Parallel port D/A converter

Parallel Port experiments

Jim's webpage describes a smart & simple interfacing method for getting flightsim data via RS232 com port to another PC, where the data can be read with GWbasic and send to the parallel port.  I have tried this interface and it works very well. GWbasic commands for driving the parallel port are very simple:  " out 888, xxx  ", where 888 (378 hex) is the address of the parallel port data pins, and xxx is a number from 0 to 255 that will drive the data pins #2 - #9.  000 means all pins are low, and 255 means all pins are high. Anything in between will set the bits according the binary code.   

GWbasic can be run from a DOS box under Win98 and WinMe. I did not succeed in getting it to work under XP. For best  results, you better run GWbasic directly from the command prompt. To see what is happening on the parallel port, you can make a simple circuit like shown below, that should give you an visual indication when one of the parallel port data pins is high.

The parallel port has also other control pins.  # 1, 14, 16 and 17 can be used as outputs, under address 890 (37A hex) . Note that #1, #14 and #17 are inverted: i.e. sending a 0 will make it go high.

The parallel port can be used for driving relays, but you can also make it into a cheap Digital - Analog Converter (DAC), by letting the data pins drive an R-2R resistor network. For more accuracy, it is better to use a buffer in between the data pins and the resistor network.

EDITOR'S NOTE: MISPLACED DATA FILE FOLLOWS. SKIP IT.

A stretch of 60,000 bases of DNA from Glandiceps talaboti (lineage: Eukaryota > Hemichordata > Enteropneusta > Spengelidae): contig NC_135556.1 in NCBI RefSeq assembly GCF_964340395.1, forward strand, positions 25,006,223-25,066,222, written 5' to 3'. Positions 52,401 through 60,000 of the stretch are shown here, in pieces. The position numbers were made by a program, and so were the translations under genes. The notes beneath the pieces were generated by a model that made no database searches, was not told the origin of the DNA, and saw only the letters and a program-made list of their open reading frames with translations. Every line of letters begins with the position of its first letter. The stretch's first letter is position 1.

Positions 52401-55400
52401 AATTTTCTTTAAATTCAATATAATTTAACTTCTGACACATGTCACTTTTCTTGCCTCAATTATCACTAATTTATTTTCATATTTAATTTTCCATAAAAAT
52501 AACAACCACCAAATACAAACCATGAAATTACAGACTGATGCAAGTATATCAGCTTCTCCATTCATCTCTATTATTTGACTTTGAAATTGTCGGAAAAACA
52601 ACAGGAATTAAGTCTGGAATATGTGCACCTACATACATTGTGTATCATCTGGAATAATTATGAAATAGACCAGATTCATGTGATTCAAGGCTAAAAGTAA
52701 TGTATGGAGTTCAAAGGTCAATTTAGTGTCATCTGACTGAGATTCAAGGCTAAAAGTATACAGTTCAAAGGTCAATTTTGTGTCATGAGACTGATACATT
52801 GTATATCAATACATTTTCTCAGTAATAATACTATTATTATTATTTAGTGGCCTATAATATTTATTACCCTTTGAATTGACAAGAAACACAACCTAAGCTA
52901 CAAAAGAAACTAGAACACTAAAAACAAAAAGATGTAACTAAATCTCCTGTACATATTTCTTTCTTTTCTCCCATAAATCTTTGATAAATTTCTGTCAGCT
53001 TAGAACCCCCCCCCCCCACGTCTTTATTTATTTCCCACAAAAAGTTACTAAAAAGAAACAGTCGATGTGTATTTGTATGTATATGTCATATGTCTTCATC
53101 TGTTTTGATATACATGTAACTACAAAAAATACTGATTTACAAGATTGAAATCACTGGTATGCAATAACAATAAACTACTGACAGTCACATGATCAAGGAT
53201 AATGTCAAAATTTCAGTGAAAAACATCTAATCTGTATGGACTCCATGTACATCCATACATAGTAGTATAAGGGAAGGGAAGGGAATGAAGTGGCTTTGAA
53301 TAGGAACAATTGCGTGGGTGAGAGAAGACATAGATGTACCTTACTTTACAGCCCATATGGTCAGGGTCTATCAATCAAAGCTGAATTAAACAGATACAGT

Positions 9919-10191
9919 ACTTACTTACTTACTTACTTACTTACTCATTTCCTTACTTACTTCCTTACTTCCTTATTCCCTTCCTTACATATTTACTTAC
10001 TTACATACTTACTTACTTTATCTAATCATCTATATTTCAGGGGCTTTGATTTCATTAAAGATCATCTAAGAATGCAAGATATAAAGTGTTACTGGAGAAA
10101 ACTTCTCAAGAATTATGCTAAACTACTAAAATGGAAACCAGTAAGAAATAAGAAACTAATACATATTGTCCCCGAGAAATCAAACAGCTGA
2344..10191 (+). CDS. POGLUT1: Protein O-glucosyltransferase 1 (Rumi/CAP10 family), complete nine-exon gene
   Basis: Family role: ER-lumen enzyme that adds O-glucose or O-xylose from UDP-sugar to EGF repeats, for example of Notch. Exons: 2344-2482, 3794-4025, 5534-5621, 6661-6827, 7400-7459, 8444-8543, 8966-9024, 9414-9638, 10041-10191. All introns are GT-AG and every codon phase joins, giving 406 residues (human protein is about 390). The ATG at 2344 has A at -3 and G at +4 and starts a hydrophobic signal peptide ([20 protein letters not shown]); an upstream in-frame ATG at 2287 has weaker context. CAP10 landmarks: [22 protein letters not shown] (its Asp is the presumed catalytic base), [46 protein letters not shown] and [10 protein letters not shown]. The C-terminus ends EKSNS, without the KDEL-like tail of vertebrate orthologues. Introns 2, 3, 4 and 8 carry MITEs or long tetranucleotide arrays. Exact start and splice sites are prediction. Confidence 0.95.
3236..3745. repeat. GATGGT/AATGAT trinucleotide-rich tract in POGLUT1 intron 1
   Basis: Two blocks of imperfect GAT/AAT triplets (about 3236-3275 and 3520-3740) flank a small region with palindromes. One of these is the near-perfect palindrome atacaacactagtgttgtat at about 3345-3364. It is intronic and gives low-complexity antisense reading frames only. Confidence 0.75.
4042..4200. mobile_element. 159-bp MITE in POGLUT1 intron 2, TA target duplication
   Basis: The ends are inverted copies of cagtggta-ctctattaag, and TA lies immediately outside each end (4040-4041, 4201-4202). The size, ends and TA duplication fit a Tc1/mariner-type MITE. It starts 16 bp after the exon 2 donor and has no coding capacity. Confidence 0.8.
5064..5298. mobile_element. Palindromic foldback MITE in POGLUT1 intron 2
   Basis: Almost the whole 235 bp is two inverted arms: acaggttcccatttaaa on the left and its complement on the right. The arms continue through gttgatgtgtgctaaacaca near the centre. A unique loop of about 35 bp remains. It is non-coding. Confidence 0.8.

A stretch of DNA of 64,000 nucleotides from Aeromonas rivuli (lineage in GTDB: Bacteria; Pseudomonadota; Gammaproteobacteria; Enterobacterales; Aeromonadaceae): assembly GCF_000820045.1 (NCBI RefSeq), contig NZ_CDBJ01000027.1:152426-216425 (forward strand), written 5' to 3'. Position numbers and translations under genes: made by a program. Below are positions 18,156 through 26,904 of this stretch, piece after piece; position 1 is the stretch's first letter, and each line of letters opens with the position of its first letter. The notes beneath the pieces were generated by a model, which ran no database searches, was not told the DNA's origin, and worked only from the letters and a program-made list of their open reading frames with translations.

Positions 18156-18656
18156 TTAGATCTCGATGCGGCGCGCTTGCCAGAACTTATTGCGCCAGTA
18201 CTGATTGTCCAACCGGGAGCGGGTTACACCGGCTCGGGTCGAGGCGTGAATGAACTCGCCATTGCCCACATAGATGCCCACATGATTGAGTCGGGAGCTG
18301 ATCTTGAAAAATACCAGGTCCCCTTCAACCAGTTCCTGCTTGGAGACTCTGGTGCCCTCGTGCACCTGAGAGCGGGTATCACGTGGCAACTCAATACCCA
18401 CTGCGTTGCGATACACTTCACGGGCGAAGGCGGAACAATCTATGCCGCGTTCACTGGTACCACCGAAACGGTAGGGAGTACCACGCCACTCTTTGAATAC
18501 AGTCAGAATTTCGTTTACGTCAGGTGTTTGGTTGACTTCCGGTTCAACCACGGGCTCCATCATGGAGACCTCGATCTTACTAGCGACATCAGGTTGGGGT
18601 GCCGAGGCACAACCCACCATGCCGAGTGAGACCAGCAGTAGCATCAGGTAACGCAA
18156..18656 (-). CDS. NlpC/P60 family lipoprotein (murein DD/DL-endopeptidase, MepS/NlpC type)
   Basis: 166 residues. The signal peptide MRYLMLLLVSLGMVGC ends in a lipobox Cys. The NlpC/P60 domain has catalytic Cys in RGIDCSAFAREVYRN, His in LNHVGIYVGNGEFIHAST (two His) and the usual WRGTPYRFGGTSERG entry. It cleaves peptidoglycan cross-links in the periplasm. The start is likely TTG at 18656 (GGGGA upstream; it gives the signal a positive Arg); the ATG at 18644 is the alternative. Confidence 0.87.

For two DAC outputs from the same parallel port, you can drive two 8-bit latch IC's, where the data is latched into the buffer by a control signal from one of the control pins. A possible schematic is shown below. For IC spec, see here


The software writes data to the port, then control #14 (CK DAC1)  low - high - low, the data is latched in DAC1 and new DAC1 voltage is at output 1. Then the software writes data for DAC2 to the port, then controls #17 (CK DAC2)  low-high-low, the data is latched in DAC2 and new DAC2 voltage is at output 2. In this way, two independent DAC voltages can be achieved. Totally four DAC's could be used, each one's clock controlled by one of the 4 control pins.  

I build this circuit and wrote a program that runs a continuous loop, sending 0, 1, 2, ..255 for DAC1 and 255, 254, 253,...0 for DAC2. Both DAC's are clocked in each loop cycle.

10 OUT 888,0 : REM sets all data outputs low
20 OUT 890,11 : REM sets control pins #1,#14,#16,#17 low
30 FOR I = 0 TO 255 : REM starts loop, I will be used as DAC1 value
40 N = 255 - I : REM defines N that will be used as DAC2 value
50 OUT 888,I : REM sends value I to the parallel port data pins (in binary)
60 OUT 890,9 : REM sets control pin #14 high (others stay low) clocks value I into DAC1
70 OUT 890,11 : REM sets control pin#14 low (others stay low)
80 OUT 888,N : REM sends value N to the parallel port data pins (in binary)
90 OUT 890,3 : REM sets control pin #17 high (others stay low) clocks value N into DAC2
100 OUT 890,11 : REM sets control pin#17 low (others stay low)
110 NEXT I : REM continues for next value of I
120 GOTO 30 : REM will start the whole process all over again

Note: If you want to run this program, copy the text to notepad. then use "save as" and select "all files" and type a name like DACTEST.BAS This file can be loaded into GWbasic and run in a DOS window.

The measurement results are below:

DAC1 (upper waveform) and DAC2 (lower waveform) output when running in DOS box
Running in windowed mode will cause Windows to interrupt the program regularly

DAC1 and DAC2 output from command prompt: No more interrupts, runs smooth. 255 steps will finish in 10.4msec

DAC1 and DAC2 output when running the compiled program in command prompt. Runs twice as fast and very stable: 255 steps in 4.2msec

Parallel port experiment board.

This experiment shows that using parallel port for driving multiple DAC's is possible. Speed should not be a problem. I ran my program from a Pentium1  (200MHz) PC.

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